As far as I know, moment of inertia is the distance between the point the force is applied and the point where the object rotates around. In that case, it wouldn't be any different between the two.

The [perpendicular] distance between the point where a force is applied and the axis of rotation is the "moment arm". If you multiply the magnitude of the force by the length of the moment arm, the result is "torque".

The moment of inertia is a measure of how an object will accelerate under an applied torque. The greater the moment of inertia, the more torque (or the more time) it will take go achieve a particular rotation rate. It can be computed by considering an object as a bunch of tiny pieces, taking the mass of each piece multiplied by the square of its distance from the axis of rotation and adding up all of those results.

An object with a large mass or with a mass that is very spread out will have a high moment of inertia. It will take a lot of torque to change its rotation speed.

The perpendicular distance between the point the force is applied and the point the objects rotates around (center of mass) given the centers of mass of the objects are in the same place

The original question is not well enough posed to have a definite answer. But yes, for a reasonable understanding of the intended question, the answer is "the middle".

When you give an impulse to one end of the rod, the COM moves forward and the object rotates around the COM. The initial velocity of the other end if the rod is the sum of the forward velocity of the COM and a backwards velocity from the rotation.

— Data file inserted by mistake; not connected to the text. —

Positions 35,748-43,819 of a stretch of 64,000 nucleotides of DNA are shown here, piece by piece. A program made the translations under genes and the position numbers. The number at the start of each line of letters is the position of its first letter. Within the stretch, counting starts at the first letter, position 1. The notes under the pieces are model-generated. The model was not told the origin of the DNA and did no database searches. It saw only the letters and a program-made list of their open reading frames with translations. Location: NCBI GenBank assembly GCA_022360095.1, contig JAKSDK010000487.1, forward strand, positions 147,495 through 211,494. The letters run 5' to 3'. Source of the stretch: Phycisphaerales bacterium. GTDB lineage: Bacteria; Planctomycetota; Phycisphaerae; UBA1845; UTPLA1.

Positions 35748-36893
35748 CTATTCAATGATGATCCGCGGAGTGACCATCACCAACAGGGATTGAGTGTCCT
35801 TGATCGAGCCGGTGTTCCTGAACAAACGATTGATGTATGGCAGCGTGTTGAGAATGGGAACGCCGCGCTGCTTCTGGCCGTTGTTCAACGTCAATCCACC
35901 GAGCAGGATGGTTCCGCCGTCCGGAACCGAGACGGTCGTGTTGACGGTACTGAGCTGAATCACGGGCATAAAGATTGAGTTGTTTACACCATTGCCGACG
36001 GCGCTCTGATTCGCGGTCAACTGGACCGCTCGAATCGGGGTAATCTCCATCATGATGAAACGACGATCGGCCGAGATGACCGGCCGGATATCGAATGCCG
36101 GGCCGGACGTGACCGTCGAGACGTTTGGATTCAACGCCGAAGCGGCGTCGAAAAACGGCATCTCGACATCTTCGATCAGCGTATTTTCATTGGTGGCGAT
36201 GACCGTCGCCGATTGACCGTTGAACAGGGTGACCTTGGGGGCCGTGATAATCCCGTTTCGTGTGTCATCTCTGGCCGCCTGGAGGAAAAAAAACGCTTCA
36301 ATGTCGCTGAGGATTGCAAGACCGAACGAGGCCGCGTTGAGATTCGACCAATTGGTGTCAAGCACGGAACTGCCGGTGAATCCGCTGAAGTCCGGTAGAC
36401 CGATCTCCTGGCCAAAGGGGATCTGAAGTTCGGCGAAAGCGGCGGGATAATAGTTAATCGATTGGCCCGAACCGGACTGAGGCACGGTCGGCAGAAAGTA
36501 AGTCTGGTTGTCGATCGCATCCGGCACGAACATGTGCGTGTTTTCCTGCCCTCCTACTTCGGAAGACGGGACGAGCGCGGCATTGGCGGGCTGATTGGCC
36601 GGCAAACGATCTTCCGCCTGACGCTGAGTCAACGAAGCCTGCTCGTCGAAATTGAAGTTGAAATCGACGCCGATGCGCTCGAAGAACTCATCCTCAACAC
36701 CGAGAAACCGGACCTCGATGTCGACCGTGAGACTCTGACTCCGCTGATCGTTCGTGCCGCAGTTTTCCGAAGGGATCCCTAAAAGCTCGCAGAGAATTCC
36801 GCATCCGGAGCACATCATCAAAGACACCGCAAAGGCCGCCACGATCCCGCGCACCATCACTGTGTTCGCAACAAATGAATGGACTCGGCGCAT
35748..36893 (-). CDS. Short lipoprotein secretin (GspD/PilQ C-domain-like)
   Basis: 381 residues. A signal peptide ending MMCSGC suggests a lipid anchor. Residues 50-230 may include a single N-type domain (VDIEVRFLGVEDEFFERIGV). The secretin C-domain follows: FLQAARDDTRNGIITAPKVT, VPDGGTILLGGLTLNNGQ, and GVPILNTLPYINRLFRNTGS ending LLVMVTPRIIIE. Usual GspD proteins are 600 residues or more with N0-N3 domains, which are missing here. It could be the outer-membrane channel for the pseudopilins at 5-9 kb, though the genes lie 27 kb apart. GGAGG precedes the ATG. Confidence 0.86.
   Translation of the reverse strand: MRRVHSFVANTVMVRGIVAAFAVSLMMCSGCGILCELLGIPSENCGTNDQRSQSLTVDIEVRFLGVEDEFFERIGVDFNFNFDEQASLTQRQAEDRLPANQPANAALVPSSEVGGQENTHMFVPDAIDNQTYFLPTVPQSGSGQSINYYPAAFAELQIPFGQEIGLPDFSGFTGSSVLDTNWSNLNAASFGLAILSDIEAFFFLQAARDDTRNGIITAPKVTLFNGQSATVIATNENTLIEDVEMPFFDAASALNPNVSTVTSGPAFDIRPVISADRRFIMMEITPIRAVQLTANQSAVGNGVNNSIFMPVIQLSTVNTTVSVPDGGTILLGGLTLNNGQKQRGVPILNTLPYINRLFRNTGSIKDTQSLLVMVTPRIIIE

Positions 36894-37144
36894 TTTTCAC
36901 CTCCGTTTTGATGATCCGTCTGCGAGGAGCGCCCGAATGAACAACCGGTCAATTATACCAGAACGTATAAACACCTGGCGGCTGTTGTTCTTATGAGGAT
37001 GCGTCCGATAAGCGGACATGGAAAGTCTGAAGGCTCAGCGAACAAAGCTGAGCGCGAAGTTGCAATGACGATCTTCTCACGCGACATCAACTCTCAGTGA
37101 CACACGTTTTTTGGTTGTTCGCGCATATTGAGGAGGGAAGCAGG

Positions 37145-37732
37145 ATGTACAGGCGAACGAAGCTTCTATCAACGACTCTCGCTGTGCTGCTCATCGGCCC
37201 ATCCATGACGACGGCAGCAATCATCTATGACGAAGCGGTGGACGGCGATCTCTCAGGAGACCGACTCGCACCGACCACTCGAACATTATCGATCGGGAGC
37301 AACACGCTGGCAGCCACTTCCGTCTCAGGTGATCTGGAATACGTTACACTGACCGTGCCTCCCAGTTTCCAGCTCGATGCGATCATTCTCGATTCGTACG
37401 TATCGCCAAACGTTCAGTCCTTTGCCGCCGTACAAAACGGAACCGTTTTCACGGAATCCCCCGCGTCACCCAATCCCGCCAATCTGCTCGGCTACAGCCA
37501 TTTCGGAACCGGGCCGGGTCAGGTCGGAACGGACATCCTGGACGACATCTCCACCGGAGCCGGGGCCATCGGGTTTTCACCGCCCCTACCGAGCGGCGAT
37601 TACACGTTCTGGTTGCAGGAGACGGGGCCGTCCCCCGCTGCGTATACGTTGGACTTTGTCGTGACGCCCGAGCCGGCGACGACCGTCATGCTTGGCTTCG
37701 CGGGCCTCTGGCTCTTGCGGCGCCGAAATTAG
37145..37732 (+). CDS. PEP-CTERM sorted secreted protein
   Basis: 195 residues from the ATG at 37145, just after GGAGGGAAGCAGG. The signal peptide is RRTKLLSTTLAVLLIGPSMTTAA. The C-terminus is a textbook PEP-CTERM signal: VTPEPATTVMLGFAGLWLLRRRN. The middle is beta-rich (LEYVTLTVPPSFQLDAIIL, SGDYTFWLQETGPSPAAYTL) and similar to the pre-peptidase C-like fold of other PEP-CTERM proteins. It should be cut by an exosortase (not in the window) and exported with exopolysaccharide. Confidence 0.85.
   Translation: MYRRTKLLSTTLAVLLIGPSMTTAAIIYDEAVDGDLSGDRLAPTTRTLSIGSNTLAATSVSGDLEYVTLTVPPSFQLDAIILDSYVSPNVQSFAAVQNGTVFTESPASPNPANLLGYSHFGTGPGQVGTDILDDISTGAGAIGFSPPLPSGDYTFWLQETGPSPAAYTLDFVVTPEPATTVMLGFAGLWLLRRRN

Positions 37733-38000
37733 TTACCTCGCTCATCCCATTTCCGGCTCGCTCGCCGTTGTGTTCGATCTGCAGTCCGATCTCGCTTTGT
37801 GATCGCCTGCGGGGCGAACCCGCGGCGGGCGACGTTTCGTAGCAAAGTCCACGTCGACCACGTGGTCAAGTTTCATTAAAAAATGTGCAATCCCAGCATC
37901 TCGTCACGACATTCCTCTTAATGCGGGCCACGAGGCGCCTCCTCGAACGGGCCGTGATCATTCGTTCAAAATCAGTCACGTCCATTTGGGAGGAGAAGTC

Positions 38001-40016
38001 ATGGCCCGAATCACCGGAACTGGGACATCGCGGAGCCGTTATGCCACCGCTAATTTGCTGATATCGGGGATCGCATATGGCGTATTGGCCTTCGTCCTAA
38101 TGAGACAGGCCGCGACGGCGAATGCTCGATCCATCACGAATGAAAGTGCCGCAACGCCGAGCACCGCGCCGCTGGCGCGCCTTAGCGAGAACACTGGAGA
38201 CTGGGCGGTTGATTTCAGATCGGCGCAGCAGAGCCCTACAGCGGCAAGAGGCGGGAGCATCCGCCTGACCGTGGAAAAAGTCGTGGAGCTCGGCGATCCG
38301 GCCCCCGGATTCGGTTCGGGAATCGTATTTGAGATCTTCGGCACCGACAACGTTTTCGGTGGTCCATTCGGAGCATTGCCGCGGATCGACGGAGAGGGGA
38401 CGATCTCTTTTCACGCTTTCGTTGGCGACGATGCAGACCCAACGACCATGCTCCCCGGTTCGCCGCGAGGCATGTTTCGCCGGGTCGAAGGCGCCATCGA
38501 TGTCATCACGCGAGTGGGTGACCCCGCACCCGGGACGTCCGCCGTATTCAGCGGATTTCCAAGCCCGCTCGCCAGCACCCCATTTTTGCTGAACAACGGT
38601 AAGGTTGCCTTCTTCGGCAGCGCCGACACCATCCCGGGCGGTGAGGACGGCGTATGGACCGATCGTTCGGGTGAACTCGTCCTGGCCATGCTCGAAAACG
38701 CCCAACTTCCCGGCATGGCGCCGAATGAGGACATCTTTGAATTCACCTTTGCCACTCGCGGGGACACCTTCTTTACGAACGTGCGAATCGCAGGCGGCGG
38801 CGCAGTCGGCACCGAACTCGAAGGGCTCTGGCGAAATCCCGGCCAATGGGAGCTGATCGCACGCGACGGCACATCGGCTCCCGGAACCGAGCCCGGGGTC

Question: what mass distribution will result in the other end of the rod initially moving backwards from its starting position with the greatest speed?

Answer: undefined. There is no optimum. The distribution with all of the mass exactly in the center results in an undefined speed and, accordingly, is ineligible.

Do you mean that the location of center of mass does not matter for this, the only thing that does is how "centralized" the mass is to CoM, irrespective of it's location. In short: Make every where that is not CoM make as light as possible.

The location of the center of mass relative to the ends matters. But so does the degree to which the mass is centralized. Both are relevant. One can even write an equation.

Try it. Apply an impulse "p" at right angles to one end of a rod of length "l" and mass "m" with center of mass offset "r" from the end where the impulse will be applied. If the rod has a moment of inertia "I", what speed will the other end have as a result?

Edit: Take it a step at a time. For instance, what rotation rate will result from the applied impulse?

If the location of the center of mass relative to the ends matters, would the optimum position be in the middle, or closer to the side which the force is applied?